Saturday, 16 March 2013

When writing becomes therapy

Dmitry Bykov is a larger-than-life figure in so many ways. He is a big man and his personality is immense; his unruly hair and casual T-shirts contrast delightfully with his analytical mind and phenomenal memory. As part of the Slovo Festival of Russian Literature, he captivated a crowded, London audience this week with a bravura performance, reciting poetry, cracking jokes and engaging in a relaxed, but impassioned interview.


Bykov has won numerous prizes for his novels and biographies, including the National Bestseller and Big Book awards for “Boris Pasternak” (2005). He is also a teacher, journalist, TV and radio presenter, but he is currently best known for his Citizen Poet project, involving satirical poetry on contemporary themes in the styles of different Russian writers. Most people have come to the sold-out “Evening with Dmitry Bykov” to see the co-creator of Citizen Poet and its new successor, Gospodin Khoroshi (Mr. Good).
“I’m not sure if I’m a big fan of his prose-writing,” said Yelena Durden-Smith, who was in the audience, “but he is a very skilled versifier. I think this is his prime area.” She enthusiastically recounted the satirical targets of the latest show, which included the Pope, Hugo Chavez and – at one point – a letter from Silvio Berlusconi to Vladimir Putin’s dog, Koni, written in the style of the lyrical poet, Sergei Yesenin.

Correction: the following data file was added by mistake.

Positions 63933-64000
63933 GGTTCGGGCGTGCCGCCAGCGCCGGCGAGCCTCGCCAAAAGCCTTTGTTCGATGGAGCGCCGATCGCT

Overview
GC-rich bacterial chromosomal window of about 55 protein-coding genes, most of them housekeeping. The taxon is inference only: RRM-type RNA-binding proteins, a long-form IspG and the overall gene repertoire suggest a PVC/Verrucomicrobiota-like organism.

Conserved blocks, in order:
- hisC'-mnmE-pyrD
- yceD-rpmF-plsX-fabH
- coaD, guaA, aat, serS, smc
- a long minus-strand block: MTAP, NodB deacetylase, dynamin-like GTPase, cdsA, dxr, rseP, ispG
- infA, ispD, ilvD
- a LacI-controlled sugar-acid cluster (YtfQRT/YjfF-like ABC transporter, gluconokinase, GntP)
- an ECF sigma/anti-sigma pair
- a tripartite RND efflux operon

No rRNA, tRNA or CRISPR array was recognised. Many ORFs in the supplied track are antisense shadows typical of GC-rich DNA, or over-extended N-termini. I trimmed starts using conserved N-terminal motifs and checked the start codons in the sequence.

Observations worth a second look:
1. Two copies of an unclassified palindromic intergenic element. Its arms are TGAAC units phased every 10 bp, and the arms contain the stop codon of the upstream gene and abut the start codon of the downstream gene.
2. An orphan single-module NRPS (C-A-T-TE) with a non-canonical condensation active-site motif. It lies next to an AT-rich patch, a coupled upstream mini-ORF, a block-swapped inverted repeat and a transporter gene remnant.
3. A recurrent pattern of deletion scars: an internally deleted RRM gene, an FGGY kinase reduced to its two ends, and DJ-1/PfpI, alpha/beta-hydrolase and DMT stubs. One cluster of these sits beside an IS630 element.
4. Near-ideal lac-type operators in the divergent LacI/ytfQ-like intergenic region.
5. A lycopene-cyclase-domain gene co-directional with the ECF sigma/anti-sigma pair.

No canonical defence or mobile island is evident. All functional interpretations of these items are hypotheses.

After a series of virtuoso recitations of his own pastiche-poetry whose literary inspirations include Lermontov, Pasternak, Pushkin and Blok, Bykov talked about his extensive travels across Russia. “The provinces are more radicalized than Moscow,” he said. “They are hungrier, angrier and less subject to TV propaganda.”
As a writer with a reputation for being outspoken, Bykov accepts his controversial status with equanimity: “Some people love me; some people hate me,” he said. “When I die, they will hang me from my tongue … No one in Russia can be loved universally.”
One of the recurring themes in his work is the cyclical nature of Russian history. He sees parallels between figures in different eras, enabling him to create acute, epoch-spanning satire: “Psychologically all these characters are the same,” he added. “People play the same role and history repeats itself. We have the same play being staged over and over with different set designs.”
More here.

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